Great investors recognize another uncomfortable reality about probability: the frequency of correctness does not really matter (batting average), what matters is how much money you make when you are right versus how much money you lose when you are wrong (slugging percentage). This concept is very difficult to put into operation because of loss aversion, the idea that we suffer losses roughly twice as much as we enjoy comparably sized gains. In other words, we like to be right a lot more than to be wrong. But if the goal is grow the value of a portfolio, slugging percentage is what matters. 

There are three ways of coming up with probabilities. The first is subjective probability, a figure that corresponds with a state of knowledge or belief. For instance, you might assign a subjective probability to the likelihood that two countries go to war. Second is propensity, which is generally based on physical properties of the system. For example, you would estimate the probability of a die coming up four in a single roll as one out of six based on the fact that the die is a perfect cube and the toss is without bias. The final approach is frequency, which considers the outcomes of a proper reference class given the situation under deliberation.”

“Subjective probabilities, which require frequent updating, can also be very useful. But there are realms where attaching probabilities to outcomes can be treacherous. Here, both the probabilities and outcomes are largely unknowable. This is the territory of ‘black swans,’ outcomes that are ‘outside the realm of expectations,’ have a large impact, and are explained after the fact. If you are going to participate in this area, the goal here is to gain exposure to positive black swans.

Warren Buffett, chairman and chief executive officer of Berkshire Hathaway, summed up this attribute well: ‘Take the probability of loss times the amount of possible loss from the probability of gain times the amount of possible gain. That is what we’re trying to do. It’s imperfect, but that’s what it’s all about.’”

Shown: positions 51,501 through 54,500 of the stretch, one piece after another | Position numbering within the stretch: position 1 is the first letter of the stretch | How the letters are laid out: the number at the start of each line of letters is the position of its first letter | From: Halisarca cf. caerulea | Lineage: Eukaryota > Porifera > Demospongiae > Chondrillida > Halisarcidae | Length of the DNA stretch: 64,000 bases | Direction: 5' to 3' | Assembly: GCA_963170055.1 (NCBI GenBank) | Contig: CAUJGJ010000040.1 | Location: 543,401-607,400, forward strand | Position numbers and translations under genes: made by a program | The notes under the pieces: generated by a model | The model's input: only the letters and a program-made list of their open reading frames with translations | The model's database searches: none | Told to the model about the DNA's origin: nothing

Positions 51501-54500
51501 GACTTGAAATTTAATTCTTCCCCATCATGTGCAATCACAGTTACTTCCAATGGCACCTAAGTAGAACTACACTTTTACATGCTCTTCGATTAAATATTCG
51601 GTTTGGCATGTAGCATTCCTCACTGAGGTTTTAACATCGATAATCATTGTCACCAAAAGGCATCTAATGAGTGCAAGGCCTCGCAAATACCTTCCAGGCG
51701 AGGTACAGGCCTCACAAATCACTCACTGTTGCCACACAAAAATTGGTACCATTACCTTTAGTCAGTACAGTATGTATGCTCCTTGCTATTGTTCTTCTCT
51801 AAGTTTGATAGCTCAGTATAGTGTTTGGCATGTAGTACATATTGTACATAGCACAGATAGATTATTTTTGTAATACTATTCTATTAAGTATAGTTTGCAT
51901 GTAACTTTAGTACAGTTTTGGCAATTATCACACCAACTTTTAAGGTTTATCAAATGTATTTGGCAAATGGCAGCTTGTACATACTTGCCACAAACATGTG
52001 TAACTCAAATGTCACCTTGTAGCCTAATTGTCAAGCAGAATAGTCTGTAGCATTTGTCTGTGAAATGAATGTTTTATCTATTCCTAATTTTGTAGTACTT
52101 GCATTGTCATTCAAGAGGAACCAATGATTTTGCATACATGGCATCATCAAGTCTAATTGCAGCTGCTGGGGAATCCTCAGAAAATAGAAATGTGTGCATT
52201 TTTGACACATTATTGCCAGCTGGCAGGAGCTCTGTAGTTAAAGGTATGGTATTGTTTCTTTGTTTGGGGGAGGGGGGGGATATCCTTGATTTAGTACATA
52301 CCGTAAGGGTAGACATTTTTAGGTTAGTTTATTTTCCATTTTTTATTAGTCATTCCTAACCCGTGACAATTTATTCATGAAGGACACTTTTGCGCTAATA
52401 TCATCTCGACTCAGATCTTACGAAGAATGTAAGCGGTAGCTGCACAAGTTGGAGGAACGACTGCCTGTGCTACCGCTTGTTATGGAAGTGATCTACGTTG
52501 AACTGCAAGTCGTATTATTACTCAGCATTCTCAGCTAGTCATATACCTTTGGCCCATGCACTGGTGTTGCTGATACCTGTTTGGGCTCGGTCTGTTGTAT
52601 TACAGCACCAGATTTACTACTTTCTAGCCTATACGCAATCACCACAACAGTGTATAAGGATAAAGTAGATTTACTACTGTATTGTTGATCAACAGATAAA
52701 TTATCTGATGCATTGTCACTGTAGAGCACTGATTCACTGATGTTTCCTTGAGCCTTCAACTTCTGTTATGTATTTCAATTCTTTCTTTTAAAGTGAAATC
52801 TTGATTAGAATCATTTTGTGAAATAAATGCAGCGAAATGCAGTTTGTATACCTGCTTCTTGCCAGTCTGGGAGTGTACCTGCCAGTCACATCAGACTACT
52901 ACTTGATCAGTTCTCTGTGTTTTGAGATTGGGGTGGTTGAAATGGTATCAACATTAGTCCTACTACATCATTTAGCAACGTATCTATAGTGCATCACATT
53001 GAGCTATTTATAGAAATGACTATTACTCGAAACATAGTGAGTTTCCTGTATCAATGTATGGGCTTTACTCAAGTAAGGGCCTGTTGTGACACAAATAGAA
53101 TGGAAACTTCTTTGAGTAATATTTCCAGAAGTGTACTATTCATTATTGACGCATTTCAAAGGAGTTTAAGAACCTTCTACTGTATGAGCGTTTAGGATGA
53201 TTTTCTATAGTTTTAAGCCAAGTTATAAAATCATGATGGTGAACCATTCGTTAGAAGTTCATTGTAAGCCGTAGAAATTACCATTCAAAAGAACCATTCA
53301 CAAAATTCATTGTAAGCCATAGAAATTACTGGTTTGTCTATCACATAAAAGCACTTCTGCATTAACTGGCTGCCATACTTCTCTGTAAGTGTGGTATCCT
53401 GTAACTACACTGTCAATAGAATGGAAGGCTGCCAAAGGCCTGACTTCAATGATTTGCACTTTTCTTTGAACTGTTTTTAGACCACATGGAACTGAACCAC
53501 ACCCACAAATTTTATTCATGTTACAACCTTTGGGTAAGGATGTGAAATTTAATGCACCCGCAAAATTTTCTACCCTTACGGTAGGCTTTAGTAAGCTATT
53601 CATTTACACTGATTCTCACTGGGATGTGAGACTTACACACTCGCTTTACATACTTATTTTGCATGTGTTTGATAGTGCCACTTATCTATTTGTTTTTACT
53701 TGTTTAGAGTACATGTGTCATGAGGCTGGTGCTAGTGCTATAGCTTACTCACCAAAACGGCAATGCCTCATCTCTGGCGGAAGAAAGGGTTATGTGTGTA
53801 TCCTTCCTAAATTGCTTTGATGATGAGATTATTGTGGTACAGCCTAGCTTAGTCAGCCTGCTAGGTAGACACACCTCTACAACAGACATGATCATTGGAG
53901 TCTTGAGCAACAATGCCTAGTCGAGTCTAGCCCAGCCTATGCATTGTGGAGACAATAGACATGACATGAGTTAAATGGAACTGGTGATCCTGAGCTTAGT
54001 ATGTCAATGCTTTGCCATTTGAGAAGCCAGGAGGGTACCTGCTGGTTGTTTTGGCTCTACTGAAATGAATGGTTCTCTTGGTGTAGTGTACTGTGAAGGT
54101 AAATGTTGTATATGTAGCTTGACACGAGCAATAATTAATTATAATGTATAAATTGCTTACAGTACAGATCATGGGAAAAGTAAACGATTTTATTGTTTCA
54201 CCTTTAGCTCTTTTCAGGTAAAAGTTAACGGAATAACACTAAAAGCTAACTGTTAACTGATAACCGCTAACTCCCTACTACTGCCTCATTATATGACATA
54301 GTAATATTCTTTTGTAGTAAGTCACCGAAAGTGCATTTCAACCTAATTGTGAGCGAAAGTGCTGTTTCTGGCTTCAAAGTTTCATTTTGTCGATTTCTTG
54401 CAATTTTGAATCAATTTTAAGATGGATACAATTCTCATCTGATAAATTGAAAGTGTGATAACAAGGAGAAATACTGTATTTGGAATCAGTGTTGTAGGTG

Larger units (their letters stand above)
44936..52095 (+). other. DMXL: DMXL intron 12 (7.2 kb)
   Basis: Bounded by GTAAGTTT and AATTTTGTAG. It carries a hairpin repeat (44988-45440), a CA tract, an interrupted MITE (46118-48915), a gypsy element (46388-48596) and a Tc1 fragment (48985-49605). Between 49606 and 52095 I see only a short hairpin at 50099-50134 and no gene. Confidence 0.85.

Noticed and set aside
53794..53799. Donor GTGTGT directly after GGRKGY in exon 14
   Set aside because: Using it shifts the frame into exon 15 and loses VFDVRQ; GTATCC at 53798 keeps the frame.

Intrinsic Value, Expected Return

“Fundamentals capture a sense of a company’s future financial performance. Value drivers including sales growth, operating profit margins, investment needs, and return on investment shape fundamentals. Expectations reflect the financial performance implied by the stock price. Making money in markets requires having a point of view that is different than what the current price suggests. Michael Steinhardt called this a ‘variant perception.’ Most investors fail to distinguish between fundamentals and expectations…great investors are adept at translating between expectations and fundamentals, and keep them separate in decision making.”

“It is interesting to consider what about investing is mutable and what is immutable. The truth is that much is mutable. The average half-life of a public company is about a decade, which means that the investable universe is in flux. Conditions are always shifting because of unknowns including technological change, consumer preferences, and competition. But one concept that is close to immutable for an investor is that the present value of future free cash flow determines the value of a financial asset. This is true for stocks, bonds, and real estate. Valuation is challenging for equity investors because each driver of value—cash flows, timing, and risk—are based on expectations whereas two of the three drivers are contractual for bond investors.”

“I recall going to an equity research morning call and hearing the utility industry analyst suggest the slow-growing companies under his coverage deserved price-earnings (P/E) multiples in the high teens and the tobacco industry analyst imply that his fast-growing companies should trade at P/E’s in the mid-teens. How does that make sense? I was dropped into a world of rules-of-thumb, old wives’ tales, and intuitions…multiples are not valuation but a shorthand for the valuation process. No thoughtful investor ever forgets that. Shorthands are useful because they save you time, but they also come with blind spots.”